You’ve probably heard of the cloud computing by now. As a small business owner, you may also be wondering whether the cloud is the magical IT solution you’ve been looking for, or just a lot of vapor. Here we’ll take a look at the potential and risks the cloud presents for small businesses.

What Is Cloud Computing?

The cloud is what we used to call the Internet, and cloud computing means using software and services over the Internet. This concept isn’t really all that new. After all, Web-based email, calendars and other common services have been around for years. What has changed is that the applications and services available over the Internet have grown to include nearly everything a business needs.

Need data storage? The cloud does that. Need word-processing software that allows for collaboration? The cloud has that. Need something to manage payroll? The cloud does that, too. In fact, there are cloud-based solutions for most business problems; best of all, they are usually cheaper than investing in the infrastructure and software that would be required to do the same job at home base.

The Pros of Small Business Cloud Computing

Like many things on the Internet, cloud computing is still growing and changing. That said, cloud computing solutions have shown some consistency in what they can bring to a small business. These are:

  • Lower Costs: This was already mentioned, but it is understandably the primary thing small business owners worry about when considering new technology – the costs compared to the benefits. Cloud computing services are usually fee-based (or free) and are very easy to set up. Some of the best Web-based applications out there - Google Docs for one - are free. Although these applications may not have all the features of software such as Microsoft Office, cloud applications are adequate for many businesses - and they cost a whole lot less.

  • Flexibility: One of the most beautiful features of cloud computing is that employees can access the business from any device no matter where they are. This means they can save what they're doing at work, jump in a cab and pull that work up on a mobile device. This flexibility is something that can be made available to all employees. This flexibility also provides another benefit in terms of security and productivity: if a business computer or device dies, the employee's data will be preserved on the cloud.

  • Scale: The ability of cloud computing to scale as needed is another attractive feature. When a business is running a virtual machine on the cloud, whether for storage, hosting, processing, or what have you, the business's resources grow and shrink with its usage. This means that a traffic spike won't bring down a small business's website. Instead, the business will merely pay for the temporary increase in server use, making it much cheaper than investing in more servers to handle random spikes.

  • No More Versions: Businesses that rely on computer technology know the pain that is caused when new software is released. If newer software has desirable features, a business has to pay for the new version and deal with integrating it into the existing system, which often causes compatibility issues. This means other software needs to be upgraded as well until before long, the office PCs are moving like a senior’s walk-a-thon. With cloud-based apps, updates are automatic and usually cost nothing beyond what a business may already be paying for access to cloud services.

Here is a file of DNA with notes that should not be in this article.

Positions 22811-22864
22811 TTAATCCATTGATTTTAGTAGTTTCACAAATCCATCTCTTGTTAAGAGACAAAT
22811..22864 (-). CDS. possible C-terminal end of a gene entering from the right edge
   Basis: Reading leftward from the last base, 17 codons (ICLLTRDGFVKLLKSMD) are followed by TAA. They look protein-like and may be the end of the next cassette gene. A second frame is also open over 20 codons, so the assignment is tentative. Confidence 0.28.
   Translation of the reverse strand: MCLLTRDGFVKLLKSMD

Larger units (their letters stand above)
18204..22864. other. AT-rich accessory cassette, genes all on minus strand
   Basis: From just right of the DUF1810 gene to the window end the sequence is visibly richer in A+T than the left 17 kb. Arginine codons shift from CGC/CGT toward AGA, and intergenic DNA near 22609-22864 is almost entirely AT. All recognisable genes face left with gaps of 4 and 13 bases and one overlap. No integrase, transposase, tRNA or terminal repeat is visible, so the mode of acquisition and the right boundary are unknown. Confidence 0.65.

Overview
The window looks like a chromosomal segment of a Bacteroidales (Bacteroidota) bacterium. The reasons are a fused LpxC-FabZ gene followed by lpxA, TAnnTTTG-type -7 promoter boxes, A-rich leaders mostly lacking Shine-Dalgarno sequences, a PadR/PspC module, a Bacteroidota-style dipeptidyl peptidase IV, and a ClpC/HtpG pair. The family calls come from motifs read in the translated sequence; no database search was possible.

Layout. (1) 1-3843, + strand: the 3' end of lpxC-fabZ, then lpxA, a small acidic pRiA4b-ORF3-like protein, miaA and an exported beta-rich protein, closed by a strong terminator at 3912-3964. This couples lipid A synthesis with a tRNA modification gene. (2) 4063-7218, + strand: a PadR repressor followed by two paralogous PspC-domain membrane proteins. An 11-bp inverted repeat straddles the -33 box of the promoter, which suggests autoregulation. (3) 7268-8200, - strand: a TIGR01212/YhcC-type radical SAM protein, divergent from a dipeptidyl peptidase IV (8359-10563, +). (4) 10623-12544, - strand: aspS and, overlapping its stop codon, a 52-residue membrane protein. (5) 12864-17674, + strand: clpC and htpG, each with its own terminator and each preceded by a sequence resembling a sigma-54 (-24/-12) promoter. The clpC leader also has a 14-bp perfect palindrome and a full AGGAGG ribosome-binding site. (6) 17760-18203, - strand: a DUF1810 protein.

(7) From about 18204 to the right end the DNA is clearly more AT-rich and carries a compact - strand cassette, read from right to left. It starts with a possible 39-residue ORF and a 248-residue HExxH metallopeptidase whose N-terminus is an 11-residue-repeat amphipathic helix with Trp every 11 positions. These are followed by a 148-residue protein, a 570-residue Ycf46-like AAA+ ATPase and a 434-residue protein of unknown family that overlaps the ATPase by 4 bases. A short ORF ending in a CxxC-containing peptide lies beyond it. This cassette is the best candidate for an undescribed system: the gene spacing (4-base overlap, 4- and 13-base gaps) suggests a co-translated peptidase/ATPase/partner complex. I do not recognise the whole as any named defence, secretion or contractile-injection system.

The Cons of Small Business Cloud Computing

Of course, cloud computing has its downsides as well. Cloud computing on a business scale is new, and there are always challenges that come with adopting new technology. The major question marks and issues in cloud computing are:

  • Security: With cloud computing, all of a business's data is out there on the Internet, rather than stored on a machine in the office. This leads many business owners to worry about their cloud services being hacked. Whether your data is more at risk in the cloud, where it is protected by cloud service operators, or at the office, where it is less likely to catch a hacker’s attention, is a difficult question to answer. A business can make data nearly 100% secure, but this level of security doesn't come cheap. For most businesses, security really comes down to balancing security fears about working in the cloud against the advantages.

  • Reliability: Short of a hot war, it is unlikely that the Internet will shut down. However, this doesn’t mean that cloud services won’t. Working in the cloud comes with the risk of outages, and even the risk that a service provider will go out of business, leaving its clients in the lurch. With traditional software, businesses can hold onto any software they've purchased if the maker goes under. Data may be able to be salvaged if a cloud service disappears, but those who are using the cloud will no longer be able to access its programs.

Should You Have Your Business in the Cloud?

Whether a business should move to the cloud is a question that has to be answered by each small business according to its unique situation. However, the nice thing about the cloud, is that there's no need to jump in with both feet. Business owners can start with some basic cloud applications like Web-based email and back-up storage for data, as well as shop around to try out different services on a trial basis. Simply put, cloud computing is a way for businesses to get what they need for less, so while it may not be a fit for every business, it's well worth a closer look.